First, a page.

Jansen blows save: 'This feels terrible'
Ghosts of 2017 were all over Dodger Stadium on Saturday night, when Kenley Jansen blew a three-run lead by allowing five runs in the ninth inning and the Astros stormed to a 7-5 win over the Dodgers.
Julio Urías’ bullpen-saving six innings were undermined when Jansen was unable to retire any of the six batters he faced. Barely two weeks remain before the postseason and Dave Roberts, managing the team with the best record in baseball, is being asked how long the leash is on his award-winning fireman.
“As far as leash, he’s our closer,” said Roberts. “But obviously, performance matters, it does. And everyone in that clubhouse understands that.”
Jansen was National League Closer of the Month way back in August. But on Tuesday night in Arizona he allowed three runs and a homer, when Roberts said Jansen was “scattered” with his pitches. Saturday night Jansen was getting ahead in nearly every count, “but just couldn’t put guys away.”
Jansen -- whose ERA spiked from 1.06 to 3.93 in two outings -- said he turned the page on Tuesday, but that Saturday was “just a nightmare.”
“I can’t execute pitches to put them away and it’s just frustrating,” said Jansen. “I’m ahead of the count on everyone and just didn’t execute like I used to. It’s unacceptable. This feels terrible.”
Jansen knows most of these Astros. He saved two games in the 2017 World Series, but also blew a save in Game 2 and took the crushing loss in Game 5. He pitched scoreless innings in both Dodgers wins in Houston earlier this season, including Joe Kelly’s infamous purpose-pitch with a pout performance for which Kelly is currently serving a five-game suspension, leaving the staff short-handed.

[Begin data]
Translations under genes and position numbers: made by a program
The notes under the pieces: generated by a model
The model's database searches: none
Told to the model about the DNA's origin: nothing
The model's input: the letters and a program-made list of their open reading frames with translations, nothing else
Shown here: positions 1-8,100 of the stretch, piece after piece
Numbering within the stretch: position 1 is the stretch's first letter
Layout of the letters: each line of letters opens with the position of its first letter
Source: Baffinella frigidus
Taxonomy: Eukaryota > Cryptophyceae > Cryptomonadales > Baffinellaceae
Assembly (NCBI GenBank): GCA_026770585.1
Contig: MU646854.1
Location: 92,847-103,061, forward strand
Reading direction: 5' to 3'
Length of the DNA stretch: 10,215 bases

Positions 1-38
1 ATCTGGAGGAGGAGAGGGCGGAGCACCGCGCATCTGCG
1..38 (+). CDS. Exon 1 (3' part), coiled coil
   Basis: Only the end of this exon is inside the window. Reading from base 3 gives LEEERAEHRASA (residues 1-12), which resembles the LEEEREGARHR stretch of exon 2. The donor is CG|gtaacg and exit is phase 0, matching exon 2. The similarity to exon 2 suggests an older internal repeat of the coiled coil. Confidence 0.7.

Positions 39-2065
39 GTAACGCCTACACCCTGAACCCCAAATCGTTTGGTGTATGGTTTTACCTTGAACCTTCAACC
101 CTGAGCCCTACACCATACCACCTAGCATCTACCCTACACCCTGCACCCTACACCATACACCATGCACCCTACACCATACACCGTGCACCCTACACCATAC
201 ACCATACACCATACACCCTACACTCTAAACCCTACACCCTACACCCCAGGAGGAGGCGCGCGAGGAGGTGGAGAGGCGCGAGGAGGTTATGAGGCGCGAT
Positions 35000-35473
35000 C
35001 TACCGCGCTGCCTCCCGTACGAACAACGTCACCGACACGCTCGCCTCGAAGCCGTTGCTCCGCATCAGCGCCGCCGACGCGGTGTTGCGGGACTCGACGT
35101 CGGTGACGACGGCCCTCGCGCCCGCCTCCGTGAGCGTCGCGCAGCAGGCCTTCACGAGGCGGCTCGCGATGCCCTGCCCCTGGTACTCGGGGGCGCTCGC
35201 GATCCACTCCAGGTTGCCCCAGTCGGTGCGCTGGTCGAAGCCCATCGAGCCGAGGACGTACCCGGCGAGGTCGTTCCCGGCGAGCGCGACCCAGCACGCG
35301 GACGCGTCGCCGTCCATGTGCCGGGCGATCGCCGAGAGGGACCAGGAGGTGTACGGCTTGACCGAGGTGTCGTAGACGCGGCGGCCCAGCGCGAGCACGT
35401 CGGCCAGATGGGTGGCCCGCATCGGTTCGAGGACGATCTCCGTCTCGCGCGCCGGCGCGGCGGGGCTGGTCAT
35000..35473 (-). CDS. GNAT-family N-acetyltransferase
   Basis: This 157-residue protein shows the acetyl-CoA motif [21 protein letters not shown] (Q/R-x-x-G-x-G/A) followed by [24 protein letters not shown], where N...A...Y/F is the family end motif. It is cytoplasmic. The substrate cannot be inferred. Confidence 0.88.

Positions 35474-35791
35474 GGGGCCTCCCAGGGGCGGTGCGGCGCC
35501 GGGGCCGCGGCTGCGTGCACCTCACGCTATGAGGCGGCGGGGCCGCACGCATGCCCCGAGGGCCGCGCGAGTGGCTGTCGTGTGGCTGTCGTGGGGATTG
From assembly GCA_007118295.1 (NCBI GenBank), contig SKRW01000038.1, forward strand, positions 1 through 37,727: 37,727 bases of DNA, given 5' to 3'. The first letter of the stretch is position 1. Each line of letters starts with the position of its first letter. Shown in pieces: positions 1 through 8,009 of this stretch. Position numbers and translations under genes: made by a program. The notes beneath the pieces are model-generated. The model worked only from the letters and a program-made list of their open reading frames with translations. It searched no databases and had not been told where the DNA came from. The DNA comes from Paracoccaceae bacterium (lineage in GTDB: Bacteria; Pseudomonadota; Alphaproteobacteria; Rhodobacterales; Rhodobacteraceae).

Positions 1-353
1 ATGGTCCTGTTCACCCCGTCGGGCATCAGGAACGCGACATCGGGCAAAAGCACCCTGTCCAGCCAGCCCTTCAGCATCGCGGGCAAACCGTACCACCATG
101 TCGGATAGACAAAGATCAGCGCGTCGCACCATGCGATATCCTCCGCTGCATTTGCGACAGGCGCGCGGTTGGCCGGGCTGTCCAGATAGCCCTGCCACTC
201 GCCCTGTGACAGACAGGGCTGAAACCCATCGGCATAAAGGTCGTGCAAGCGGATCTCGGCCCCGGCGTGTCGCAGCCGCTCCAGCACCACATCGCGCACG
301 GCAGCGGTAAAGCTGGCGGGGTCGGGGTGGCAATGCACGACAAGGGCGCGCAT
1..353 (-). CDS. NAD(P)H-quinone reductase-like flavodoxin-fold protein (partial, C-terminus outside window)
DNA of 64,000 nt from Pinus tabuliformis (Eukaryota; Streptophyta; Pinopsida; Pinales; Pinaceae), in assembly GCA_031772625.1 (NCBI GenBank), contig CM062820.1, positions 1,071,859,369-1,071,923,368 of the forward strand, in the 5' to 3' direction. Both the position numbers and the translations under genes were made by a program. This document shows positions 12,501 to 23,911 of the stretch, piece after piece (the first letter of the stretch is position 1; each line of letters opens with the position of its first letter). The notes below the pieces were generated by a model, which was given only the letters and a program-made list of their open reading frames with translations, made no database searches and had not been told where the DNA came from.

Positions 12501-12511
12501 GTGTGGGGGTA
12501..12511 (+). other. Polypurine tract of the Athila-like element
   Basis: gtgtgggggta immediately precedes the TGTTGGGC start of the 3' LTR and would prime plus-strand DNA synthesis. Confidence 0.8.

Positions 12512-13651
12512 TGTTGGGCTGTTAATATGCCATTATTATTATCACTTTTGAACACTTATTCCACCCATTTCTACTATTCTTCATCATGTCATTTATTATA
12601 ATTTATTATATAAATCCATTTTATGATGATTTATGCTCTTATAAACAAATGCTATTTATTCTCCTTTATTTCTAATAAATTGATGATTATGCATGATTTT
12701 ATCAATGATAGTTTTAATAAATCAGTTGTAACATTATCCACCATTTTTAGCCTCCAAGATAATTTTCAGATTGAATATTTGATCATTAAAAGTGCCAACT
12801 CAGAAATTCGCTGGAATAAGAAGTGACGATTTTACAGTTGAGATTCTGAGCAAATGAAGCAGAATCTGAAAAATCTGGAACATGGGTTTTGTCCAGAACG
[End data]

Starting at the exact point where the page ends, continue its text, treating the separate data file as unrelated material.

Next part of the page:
But as reassuring as it was for Urías to step up on the eve of a bullpen game forced by injuries to starters Walker Buehler and Dustin May, Jansen jumping the tracks gives the club a critical area of concern with October approaching.
If Jansen isn’t the closer, Blake Treinen is the only other current Dodgers pitcher with a successful closer history. Brusdar Graterol is a fan favorite because he throws 101 mph, but he’s 22 and has been withheld from high-leverage situations.
With Houston having lost eight of its previous nine, this game appeared in hand when Jansen followed Treinen, the primary setup man who allowed an eighth-inning run.
Initially reaching only 89 mph with his cutter, Jansen got ahead of Carlos Correa 0-1, but Correa singled to left. Jansen jumped ahead 0-2 on Aledmys Diaz, who fouled off two pitches then singled to left. Former Dodgers teammate Josh Reddick swung and missed a cutter to go to 1-2, but laced a two-run double on a four-seam fastball. Martín Maldonado singled Reddick to third on a 1-0 four-seamer. George Springer lashed an 0-2 cutter through third baseman Max Muncy for an error (exit velocity 101.4 mph) that scored Reddick, and Alex Bregman chased Jansen with a soft RBI single on a 1-2 slider.
“He kept missing middle-middle and those guys kept moving the line and putting hits together,” said Roberts. “I know he’s in a good head space and he’s healthy, so we just got to continue to give him confidence and expect him to go out there and close out games for us.”